‘Once judged incompetent and placed under a conservatorship [or guardianship], a citizen becomes a nonperson, with fewer rights than a convicted felon in a penitentiary.’ — Bloomberg Wealth Manager Editor Robert Case
Only the American gangsterism of the New Underworld Order Crime Syndicate could concoct an unchecked perfidious sistema called “guardianship”. It opens the door to prey on and exploit the vulnerable, the elderly and the disabled. In particular older folks with money or assets are targeted. A whole special court framework exists that takes complete control over unfortunates who might have dementia or who are incapacitated. Once one falls under the control of a legal guardianship, you are dead in the law and can be financially fleeced and looted as well as abused.
“In most states, isolated but well-to-do individuals fall prey to exploitation,” said Ramsey Alwin, vice president of economic security with the National Council on Aging (NCOA) in Washington, D.C. These elderly are more easily identifiable among profiteers who are increasingly networking to gain new foils. “They are scouting candidates who are aged 65 and older at senior centers, hospitals, retirement homes, clinics, banks and estate planning offices.” Nightshade guardians and attorneys also troll marks through the courts and non-profit organizations.
Another opportunity for abuse and exploitation lies in states, where anyone can reportedly initiate a guardianship by simply placing a telephone call to the probate court.
“We receive two to three phone calls a week from families whose elderly parent or family member is being forced into guardianship under the guise of protection by an Adult Protective Service (APS) phone call or visit,” Valdez told MainStreet.
Often, APS or an attorney convinces an unsuspecting family member to file for guardianship at the advice of an attorney or APS. Or it could be family member or friend concerned that an elderly person’s assets are at risk who gets an attorney to help them file for guardianship. Or a nursing home may initiate the petition for guardianship.
Once a person is placed into involuntary guardianship, they lose all of their civil rights and essentially face civil death (aka dead in the law). They cannot vote, marry, contract, divorce, decide where they live, what medical care they can get, what drugs they can take or refuse to take. All of these decisions are assigned to a stranger, in most cases, who will run the person’s life.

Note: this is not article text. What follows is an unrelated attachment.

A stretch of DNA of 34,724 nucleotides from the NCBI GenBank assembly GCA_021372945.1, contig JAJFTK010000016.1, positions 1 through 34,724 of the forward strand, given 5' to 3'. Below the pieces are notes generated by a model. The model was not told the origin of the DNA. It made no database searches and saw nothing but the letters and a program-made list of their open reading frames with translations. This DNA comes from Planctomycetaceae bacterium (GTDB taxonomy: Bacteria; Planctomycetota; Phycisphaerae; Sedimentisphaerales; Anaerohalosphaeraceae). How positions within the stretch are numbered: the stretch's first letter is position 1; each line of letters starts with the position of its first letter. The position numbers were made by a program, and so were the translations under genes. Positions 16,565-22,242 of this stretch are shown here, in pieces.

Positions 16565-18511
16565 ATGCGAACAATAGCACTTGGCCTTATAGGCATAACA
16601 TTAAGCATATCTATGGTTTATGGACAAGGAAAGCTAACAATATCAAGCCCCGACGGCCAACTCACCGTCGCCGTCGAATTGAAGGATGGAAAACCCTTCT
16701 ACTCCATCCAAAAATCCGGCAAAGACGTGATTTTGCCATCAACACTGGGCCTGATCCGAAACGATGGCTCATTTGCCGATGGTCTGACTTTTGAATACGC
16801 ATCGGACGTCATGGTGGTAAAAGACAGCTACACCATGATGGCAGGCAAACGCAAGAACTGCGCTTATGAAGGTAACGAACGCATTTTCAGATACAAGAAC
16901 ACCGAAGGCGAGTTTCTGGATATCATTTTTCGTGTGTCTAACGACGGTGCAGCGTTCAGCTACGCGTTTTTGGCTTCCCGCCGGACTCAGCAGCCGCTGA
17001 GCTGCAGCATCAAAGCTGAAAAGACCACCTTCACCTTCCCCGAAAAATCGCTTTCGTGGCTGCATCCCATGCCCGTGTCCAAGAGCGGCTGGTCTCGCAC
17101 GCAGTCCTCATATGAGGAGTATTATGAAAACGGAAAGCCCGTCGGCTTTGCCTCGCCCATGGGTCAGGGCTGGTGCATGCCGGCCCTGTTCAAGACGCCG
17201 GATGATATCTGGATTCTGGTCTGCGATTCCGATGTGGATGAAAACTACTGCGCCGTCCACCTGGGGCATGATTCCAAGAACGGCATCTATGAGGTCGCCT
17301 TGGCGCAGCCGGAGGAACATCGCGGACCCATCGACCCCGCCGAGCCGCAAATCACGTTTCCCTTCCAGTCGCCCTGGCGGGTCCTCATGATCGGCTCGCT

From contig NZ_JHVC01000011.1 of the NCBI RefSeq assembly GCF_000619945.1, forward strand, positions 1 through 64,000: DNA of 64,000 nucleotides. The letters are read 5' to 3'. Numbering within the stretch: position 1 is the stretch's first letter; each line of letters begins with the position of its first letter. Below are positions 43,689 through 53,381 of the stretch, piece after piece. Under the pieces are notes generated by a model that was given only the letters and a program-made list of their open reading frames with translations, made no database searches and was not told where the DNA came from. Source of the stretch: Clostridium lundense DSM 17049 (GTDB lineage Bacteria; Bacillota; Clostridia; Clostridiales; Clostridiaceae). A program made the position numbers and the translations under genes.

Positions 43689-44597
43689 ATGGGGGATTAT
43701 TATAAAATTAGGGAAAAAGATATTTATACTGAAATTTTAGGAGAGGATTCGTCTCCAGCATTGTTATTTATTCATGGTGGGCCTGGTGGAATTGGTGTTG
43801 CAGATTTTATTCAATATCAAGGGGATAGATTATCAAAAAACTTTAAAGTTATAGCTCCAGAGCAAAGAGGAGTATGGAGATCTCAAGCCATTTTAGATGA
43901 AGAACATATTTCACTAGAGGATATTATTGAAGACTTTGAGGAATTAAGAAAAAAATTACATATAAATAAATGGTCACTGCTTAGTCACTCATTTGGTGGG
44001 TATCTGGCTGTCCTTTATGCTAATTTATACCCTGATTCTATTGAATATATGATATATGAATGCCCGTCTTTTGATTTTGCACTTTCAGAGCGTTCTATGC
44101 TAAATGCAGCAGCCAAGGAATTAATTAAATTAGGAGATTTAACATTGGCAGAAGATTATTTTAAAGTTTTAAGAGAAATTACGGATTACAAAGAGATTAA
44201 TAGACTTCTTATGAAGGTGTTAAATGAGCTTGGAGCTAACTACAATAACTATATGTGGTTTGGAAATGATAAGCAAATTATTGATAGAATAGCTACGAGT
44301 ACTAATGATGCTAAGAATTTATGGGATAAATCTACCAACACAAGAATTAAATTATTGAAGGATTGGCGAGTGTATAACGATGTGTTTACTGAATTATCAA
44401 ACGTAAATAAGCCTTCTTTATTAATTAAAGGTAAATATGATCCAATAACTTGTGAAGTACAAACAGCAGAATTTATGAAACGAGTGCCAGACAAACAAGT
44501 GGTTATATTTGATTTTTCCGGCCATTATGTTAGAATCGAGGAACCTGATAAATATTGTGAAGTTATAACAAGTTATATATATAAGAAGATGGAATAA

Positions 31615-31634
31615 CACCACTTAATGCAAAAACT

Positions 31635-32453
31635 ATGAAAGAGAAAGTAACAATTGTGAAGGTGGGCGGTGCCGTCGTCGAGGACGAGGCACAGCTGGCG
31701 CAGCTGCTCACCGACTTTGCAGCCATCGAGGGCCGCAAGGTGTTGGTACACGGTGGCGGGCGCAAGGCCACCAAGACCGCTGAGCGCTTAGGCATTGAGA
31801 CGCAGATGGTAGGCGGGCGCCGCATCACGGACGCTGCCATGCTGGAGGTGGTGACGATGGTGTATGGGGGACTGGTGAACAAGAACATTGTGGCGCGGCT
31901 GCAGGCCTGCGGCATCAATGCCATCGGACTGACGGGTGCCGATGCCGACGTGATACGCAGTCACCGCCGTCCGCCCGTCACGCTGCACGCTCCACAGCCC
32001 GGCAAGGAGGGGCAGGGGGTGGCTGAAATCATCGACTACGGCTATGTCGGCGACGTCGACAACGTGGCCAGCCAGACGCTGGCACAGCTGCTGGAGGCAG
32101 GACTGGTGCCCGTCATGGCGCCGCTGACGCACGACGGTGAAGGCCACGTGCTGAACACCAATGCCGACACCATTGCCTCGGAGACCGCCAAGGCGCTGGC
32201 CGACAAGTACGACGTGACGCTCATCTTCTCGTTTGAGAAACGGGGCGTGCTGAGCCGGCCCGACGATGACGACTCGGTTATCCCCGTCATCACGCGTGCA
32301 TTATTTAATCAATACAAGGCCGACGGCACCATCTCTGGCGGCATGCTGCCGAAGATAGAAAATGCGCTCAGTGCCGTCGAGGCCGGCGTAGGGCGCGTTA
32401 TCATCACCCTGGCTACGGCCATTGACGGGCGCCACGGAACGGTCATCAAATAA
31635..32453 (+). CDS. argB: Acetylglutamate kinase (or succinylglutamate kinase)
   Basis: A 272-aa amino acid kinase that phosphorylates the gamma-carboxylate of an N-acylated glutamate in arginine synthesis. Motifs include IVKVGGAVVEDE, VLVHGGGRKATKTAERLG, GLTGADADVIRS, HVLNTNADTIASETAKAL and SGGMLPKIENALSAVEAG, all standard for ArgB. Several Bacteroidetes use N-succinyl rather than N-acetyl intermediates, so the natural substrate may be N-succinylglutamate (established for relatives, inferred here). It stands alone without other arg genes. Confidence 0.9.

Most importantly to the perpetrators of financial exploitation, the mark loses complete control of their money and property. The guardian or the conservator gains full control over every single dime of money that belongs to the incapacitated person, and they don’t even have to tell the person that they are controlling their money or what they are doing with it.
Typically, there are lots and lots of bills from attorneys and guardians racking up enormous fees all to be paid from their newly acquired mark’s estate and without his or her knowledge. A tale is that unethical guardians will never object to the excessive attorney fees. They are answerable to no one. The judges are routinely rubber stamping anything that comes across their desk. These networks of sharks and criminals work a soft-money kickback system.
The trick is that the family member “has no standing” and the gangster guardian gets full backing from the hacks who run the special courts. Friends and family are often in denial and cannot believe the courts are doing this and believe that the family member did something wrong. Meanwhile, grandma may be in a nursing home suffering from dementia and unaware of what is happening to her estate.
A Government Accountability Office (GAO) report looked into the question of who becomes a guardian. Using two fictitious identities — one with bad credit and one with the Social Security number of a deceased person — the GAO obtained guardianship certification or met certification requirements in the four states where it applied: Illinois, Nevada, New York and North Carolina.
Though certification is intended to provide assurance that guardians are qualified to fulfill their role, none of the courts or certification organizations utilized by these states checked the credit history or validated the Social Security number of the fictitious applicants. An individual who is financially overextended is at a higher risk of engaging in illegal acts to generate funds. In addition, people with criminal convictions could easily conceal their pasts by stealing a deceased person’s identity.